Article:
Turning science into poetry in the Old Testament, from the Song of Solomon seemed easy. "Thy lips, O spouse, drop the honeycomb, honey and milk under my tongue."
Today's writers are a little more challenged. In modern day, when we kiss, electrochemical currents rush from the brain along two main nerves that extend fibre to the facial muscles. The pupils dilate spontaneously when we are aroused. Enlarged pupils signal sexual interest to a potential lover. Anthropologists suggest that women may lick their lips as an unconscious way of reminding men of their lower lips, the labia, which enlarge to at least twice their original size with sexual arousal.
Why does kissing feel so good? Touch causes endorphins, along with a potent hormone called oxytocin, which surges at the though of connecting with a partner's lips. A kind or orgasmic chemical reaction occurs when we kiss; partly responsible for a delicious flood of desire, arousal, nipple response, erection and orgasm. The tongue is one of the most heat-sensitive areas, making our kisses hot. Through kissing, a flood of smell and taste sensations flow through our system. Think of how a kiss tastes, and why.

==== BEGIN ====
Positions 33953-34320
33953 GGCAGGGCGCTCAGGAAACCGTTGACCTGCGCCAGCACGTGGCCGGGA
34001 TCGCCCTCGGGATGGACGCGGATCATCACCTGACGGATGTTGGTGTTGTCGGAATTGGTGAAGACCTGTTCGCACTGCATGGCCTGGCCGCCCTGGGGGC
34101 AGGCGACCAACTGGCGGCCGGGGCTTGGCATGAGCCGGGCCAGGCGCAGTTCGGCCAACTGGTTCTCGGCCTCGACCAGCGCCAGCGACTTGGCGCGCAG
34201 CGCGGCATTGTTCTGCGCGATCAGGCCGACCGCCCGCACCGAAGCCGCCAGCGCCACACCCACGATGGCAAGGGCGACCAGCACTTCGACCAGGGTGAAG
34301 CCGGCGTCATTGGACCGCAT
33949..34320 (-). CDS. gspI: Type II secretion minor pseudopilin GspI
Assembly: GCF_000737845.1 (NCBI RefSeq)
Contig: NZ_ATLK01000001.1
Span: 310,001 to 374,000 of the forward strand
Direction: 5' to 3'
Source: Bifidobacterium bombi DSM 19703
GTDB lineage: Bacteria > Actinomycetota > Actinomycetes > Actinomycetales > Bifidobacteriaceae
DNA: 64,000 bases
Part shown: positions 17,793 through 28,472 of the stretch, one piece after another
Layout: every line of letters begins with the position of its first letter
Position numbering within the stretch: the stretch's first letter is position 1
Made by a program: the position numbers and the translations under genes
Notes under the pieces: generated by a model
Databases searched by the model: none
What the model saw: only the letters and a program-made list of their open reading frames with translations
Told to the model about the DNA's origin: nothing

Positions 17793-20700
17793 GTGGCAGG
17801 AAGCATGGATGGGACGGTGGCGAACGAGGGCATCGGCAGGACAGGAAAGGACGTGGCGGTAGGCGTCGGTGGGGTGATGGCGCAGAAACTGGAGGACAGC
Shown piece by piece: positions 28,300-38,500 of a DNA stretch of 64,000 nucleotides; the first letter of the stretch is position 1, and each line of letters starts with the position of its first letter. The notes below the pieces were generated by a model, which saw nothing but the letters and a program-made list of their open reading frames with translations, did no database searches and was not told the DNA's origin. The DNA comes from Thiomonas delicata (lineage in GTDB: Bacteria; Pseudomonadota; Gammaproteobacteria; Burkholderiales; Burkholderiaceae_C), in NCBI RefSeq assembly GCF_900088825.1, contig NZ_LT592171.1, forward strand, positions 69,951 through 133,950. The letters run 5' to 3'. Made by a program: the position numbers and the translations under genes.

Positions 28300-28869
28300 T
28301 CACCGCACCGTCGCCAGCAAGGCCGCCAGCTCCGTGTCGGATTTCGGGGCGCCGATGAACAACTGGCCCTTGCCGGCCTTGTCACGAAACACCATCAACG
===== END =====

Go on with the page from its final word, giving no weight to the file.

First kiss from Grace's Folly, a western historical romance:
"Wet skin dampened the delicate fabric of her blouse, allowing his body heat to penetrate with a searing intensity. Her arms looped around his neck. His hands tunnelled through her hair. Their lips met and clung. Nothing was tentative in their mutual desire to touch, to taste, to explore each other.
Grace had been kissed before, but nothing like this... this hot, hungry open-mouthed exploration where his need fueled her own and heady sensations spiraled out of control."
Saliva was considered by ancient alchemists to be a sexual elixir. Today, in a pinch, it acts as a very effective lubricant. As writers we have to use it all, past and present.